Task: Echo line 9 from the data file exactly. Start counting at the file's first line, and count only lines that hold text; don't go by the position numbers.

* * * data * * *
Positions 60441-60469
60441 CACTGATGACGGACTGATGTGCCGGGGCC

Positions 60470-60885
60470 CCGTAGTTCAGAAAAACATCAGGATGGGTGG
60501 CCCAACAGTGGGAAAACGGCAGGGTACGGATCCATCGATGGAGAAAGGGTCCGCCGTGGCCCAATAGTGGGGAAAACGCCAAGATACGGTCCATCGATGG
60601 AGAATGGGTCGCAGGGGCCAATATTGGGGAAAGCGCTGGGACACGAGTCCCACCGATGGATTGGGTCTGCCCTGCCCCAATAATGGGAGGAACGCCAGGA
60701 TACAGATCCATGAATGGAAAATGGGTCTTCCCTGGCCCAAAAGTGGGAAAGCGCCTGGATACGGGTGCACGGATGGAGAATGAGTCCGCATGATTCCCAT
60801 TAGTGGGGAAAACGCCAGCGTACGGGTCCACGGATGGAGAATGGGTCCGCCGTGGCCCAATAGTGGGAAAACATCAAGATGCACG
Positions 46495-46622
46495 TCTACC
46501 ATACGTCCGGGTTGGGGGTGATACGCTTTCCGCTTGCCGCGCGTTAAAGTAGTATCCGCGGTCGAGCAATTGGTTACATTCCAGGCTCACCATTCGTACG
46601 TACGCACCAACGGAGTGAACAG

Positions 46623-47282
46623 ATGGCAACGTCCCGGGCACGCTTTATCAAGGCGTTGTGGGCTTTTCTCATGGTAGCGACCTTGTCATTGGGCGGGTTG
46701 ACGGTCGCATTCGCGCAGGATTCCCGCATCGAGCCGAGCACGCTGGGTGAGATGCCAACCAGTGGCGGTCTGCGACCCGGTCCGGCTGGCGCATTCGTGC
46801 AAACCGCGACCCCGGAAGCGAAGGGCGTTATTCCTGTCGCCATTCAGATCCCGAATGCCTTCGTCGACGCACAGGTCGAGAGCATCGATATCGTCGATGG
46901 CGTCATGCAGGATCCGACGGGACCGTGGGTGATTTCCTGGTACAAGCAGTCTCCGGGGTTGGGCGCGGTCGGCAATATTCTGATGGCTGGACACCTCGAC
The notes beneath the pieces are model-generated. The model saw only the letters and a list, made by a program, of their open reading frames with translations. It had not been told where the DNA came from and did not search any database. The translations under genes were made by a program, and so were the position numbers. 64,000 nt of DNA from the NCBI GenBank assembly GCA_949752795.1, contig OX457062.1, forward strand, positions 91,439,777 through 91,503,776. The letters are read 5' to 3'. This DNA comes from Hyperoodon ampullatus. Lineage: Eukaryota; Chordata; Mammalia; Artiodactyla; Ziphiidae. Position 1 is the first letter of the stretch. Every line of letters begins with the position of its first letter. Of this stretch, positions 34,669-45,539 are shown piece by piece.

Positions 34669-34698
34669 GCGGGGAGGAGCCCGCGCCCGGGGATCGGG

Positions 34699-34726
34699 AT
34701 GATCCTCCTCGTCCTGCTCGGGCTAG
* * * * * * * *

Positions 46495-46622